You cannot serve God and Mammon

In the New Testament we hear the Lord still calling us to total allegiance. Jesus said, "No one can be a slave of two masters; he will hate one and love the other; he will be loyal to one and despise the other. You cannot serve both God and money" (Mt. 6.24). That puts it to us directly in terms we can apply to our own situation.

A rich young man came to Jesus, confident that he had kept all the commandments ever since he was young. The sore point came when Jesus said, "There is still one more thing you need to do. Sell all you have and give the money to the poor, and you will have riches in heaven; then come and follow me" (Lk. 18.22). He went on to say, as the sad young man departed, "How hard it is for rich people to enter the Kingdom of God! It is much harder for a rich person to enter the Kingdom of God than for a camel to go through the eye of a needle" (vv. 24-25).

John Wesley, when he was eighty-seven years of age, with all the wealth of a vast Christian experience behind him, and standing on the threshold of another world, said, "One great reason of the comparative failure of Christianity has been the neglect of the solemn words, 'Lay not up for yourselves treasures upon earth' (Mt. 6.19)". Paul wrote to Timothy that in the last days people would be "selfish, greedy, boastful, and conceited" (2 Tim. 3.2). In his first letter to Timothy he wrote, "Command those who are rich in the things of this life not to be proud, but to place their hope, not in such an uncertain thing as riches, but in God, who generously gives us everything for our enjoyment. Command them to do good, to be rich in good works, to be generous and ready to share with others. In this way they will store up for themselves a treasure which will be a solid foundation for the future. And then they will be able to win the life which is true life" (1 Tim. 6.17-19).

George Whitfield stopped a public subscription for himself in Edinburgh. He said, "I make no purse. What I have, I give away. 'Poor, yet making many rich' shall be my motto still." Baylor University is a fine institution in Beaumont, Texas. The Christian who gave the money for building that school later lost all his property. Others in the community asked him, "Don't you wish you had the money back that you put into that school?" He replied, "Not at all. It is all that I have saved. If I had kept that money, I would have lost it too. I am thankful that I gave that building when I did."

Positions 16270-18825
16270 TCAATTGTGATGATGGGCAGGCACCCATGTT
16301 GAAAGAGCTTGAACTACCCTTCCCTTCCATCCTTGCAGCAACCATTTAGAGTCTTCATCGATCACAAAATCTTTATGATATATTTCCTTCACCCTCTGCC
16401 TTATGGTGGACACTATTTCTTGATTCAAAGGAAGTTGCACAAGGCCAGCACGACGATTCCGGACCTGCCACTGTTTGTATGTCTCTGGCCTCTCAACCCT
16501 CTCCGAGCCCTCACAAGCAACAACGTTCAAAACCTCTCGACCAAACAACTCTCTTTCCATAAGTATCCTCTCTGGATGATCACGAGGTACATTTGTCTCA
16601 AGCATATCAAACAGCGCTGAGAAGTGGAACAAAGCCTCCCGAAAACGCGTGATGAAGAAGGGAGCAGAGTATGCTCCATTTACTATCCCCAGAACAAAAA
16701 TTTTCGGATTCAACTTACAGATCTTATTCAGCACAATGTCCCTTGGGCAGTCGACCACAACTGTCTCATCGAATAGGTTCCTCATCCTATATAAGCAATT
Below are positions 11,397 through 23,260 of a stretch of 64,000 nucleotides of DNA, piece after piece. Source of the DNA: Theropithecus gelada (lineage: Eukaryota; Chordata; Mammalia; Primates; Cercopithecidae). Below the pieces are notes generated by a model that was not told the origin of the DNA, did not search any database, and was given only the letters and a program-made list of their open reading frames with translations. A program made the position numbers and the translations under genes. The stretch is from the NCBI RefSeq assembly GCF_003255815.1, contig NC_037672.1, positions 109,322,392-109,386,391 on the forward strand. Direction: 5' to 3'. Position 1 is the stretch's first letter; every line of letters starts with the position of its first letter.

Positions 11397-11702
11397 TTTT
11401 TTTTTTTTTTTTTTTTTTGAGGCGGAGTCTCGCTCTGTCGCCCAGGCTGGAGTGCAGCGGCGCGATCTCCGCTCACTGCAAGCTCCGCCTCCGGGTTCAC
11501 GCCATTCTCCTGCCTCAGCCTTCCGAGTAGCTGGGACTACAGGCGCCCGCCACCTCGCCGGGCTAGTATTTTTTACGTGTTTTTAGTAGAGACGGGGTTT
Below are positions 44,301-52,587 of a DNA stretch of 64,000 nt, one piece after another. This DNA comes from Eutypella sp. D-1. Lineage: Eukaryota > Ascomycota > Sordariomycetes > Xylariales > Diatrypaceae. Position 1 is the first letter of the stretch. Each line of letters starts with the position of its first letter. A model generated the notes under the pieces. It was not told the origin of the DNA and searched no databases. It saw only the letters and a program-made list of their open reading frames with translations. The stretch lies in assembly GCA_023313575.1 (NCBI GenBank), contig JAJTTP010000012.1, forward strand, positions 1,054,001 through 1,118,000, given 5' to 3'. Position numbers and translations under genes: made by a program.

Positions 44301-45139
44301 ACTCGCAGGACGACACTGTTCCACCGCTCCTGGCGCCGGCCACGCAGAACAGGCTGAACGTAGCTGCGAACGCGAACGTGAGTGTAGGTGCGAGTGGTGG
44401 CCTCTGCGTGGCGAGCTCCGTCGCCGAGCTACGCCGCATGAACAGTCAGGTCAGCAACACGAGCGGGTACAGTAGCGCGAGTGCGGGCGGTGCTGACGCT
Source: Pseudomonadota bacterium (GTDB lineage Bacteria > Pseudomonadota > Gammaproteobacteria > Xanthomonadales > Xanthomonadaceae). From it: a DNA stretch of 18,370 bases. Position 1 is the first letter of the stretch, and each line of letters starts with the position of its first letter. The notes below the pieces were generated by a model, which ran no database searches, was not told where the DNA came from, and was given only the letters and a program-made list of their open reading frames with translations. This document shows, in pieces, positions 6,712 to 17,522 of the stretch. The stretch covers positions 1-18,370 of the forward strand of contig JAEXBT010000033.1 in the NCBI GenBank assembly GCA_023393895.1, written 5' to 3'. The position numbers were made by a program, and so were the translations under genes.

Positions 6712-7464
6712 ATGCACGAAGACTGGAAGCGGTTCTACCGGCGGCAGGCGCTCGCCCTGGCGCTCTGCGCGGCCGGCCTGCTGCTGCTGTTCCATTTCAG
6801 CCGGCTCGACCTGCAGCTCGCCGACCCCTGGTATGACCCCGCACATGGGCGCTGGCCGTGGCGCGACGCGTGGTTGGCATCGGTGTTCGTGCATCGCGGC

We are to worship only the Lord. The temptation comes to us in many ways, often as a strong and subtle pressure to add to the worship of God goals, ideals and values which contradict our professed faith. Sometimes our belief in God is mixed with practical atheism – we affirm our faith and then go out and live as if there is no God. Or we read our Bible and then go and look up our stars. Or we say that God is most important to us but have an obsession to acquire more and more "things". To worship God is to see him as central, the controlling factor in our lives.

It is said that an English M.P. emerged from the 1928 debate in the House of Commons on the Revised Prayer-Book muttering that he didn't see what the fuss was all about. "Surely," he said, "we all believe in some sort of something."

But our beliefs control our actions – sincere belief in "some sort of something" isn't enough. The Lord says to us, "Worship no god but me."

Each of us needs to examine prayerfully what that clearly says to us and for our lives.

© Peter J. Blackburn, Buderim Uniting Church, 7th September 1997.
Except where otherwise noted, Scripture quotations are from the Good News Bible, © American Bible Society, 1992.